Transformers are critical components in solar energy production and distribution. Historically, transformers have “stepped-up” or “stepped-down” energy from non-renewable sources. There are different types of solar transformers including distribution, station, sub-station, pad mounted and grounding. All solar transformers have specialized needs that impact costs.
For example, solar power applications experience steady state loading during inverter operation. When the sun’s out, there’s a dampened reaction process and more constant loading on the transformer.
Also, fault ride through has not been defined for photovoltaic systems. This may be because it’s easier to turn solar systems on and off quickly, or because regulatory requirements have not caught up with the young technology. This may change in the future.
As for harmonics, the solar inverter’s typical harmonic content is below 1%, which has almost no impact on the system. The lower harmonic profile is because there are no generators and switching and protective controls such as those found on wind turbines. Solar transformers do require step-up duty. Yet, the solar inverter converts DC input from the PV array to AC voltage for the transformer in a smooth transition with no overvoltage from unloaded circuit. Because solar transformers operate at a steady voltage, with the rated voltage controlled by inverters, voltage and load fluctuations are considerably lower than in wind turbines. PV systems also operate close to their rated loads.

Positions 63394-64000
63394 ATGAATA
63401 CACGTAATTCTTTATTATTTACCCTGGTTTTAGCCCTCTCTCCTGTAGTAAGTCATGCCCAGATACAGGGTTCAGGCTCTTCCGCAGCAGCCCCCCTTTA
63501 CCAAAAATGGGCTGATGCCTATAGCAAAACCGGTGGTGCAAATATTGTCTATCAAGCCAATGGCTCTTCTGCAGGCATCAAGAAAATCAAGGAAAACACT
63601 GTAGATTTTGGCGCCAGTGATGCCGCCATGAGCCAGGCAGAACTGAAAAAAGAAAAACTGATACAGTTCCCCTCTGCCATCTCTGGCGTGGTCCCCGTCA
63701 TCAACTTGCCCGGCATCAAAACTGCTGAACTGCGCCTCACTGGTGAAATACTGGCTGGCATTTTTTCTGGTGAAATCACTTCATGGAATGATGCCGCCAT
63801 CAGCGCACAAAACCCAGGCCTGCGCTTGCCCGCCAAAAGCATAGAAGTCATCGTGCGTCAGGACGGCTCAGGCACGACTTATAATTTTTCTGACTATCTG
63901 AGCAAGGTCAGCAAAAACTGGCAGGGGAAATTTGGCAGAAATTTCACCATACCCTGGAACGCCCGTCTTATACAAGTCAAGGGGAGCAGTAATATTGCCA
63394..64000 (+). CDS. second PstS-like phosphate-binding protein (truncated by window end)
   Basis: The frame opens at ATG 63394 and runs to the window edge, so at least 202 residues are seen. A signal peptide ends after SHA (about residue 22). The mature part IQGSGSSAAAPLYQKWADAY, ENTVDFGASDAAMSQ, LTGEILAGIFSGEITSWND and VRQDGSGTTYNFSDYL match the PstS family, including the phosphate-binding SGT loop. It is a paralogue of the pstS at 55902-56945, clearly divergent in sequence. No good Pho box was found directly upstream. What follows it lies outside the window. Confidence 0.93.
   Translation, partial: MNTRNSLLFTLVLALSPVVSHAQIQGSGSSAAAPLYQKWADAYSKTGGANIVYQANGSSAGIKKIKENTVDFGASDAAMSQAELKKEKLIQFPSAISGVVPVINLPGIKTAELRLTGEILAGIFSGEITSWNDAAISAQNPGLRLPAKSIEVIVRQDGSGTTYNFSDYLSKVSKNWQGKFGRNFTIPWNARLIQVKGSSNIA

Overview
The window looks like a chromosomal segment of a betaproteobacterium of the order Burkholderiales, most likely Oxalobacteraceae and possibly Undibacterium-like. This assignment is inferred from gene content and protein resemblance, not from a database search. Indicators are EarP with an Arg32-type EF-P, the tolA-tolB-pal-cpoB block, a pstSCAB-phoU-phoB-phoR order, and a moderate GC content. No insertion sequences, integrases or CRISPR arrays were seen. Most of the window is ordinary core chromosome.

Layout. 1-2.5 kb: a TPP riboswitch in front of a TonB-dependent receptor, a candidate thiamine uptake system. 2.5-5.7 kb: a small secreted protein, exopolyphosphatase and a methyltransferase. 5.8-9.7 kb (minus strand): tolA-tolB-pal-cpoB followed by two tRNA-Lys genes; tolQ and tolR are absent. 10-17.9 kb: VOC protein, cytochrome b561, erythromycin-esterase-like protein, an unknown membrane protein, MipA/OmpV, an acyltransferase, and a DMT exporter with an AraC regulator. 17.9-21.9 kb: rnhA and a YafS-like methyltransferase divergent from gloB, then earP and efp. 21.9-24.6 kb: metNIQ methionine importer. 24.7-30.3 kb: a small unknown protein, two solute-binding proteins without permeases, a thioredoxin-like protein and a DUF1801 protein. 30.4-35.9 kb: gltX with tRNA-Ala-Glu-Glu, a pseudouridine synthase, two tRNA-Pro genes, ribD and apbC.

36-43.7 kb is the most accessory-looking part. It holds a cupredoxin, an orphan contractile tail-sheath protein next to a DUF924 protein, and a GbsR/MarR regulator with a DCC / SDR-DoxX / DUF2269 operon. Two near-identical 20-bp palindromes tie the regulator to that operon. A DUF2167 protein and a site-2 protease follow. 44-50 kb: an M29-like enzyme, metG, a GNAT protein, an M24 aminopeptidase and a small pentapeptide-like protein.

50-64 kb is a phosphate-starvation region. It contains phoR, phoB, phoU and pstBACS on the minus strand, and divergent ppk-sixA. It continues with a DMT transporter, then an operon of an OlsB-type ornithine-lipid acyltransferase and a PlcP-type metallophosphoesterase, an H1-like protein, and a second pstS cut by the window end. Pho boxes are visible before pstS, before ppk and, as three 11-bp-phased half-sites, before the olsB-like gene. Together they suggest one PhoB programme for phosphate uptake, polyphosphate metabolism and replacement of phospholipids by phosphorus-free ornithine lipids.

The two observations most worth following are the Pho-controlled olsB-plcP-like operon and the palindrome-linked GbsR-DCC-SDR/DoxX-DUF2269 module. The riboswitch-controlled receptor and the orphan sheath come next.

Solar-power systems also have special design issues. Because the largest solar inverter size is about 500 kilovoltampere (kVA), designers are building 1,000 kVA solar transformers by placing two inverter connected windings in one box. The transformer must have separate windings to accept completely separate inputs. Design issues also stem from running cables long distances to convert from DC to AC.
Restrictions on inverter size also limit the size of PV systems. Increasing the size by adding more solar inverters into one transformer box is extremely difficult. With the required box size and running cabling to convert DC to AC, things get complex.
The key to solar transformers is to understand the variables in every system. Transformers need to customize to work with each particular system. Inverter technology has been slow to advance, and it remains to be seen whether this comparative disadvantage will be a fatal flaw in the advancement of solar technology to the same level as wind farms.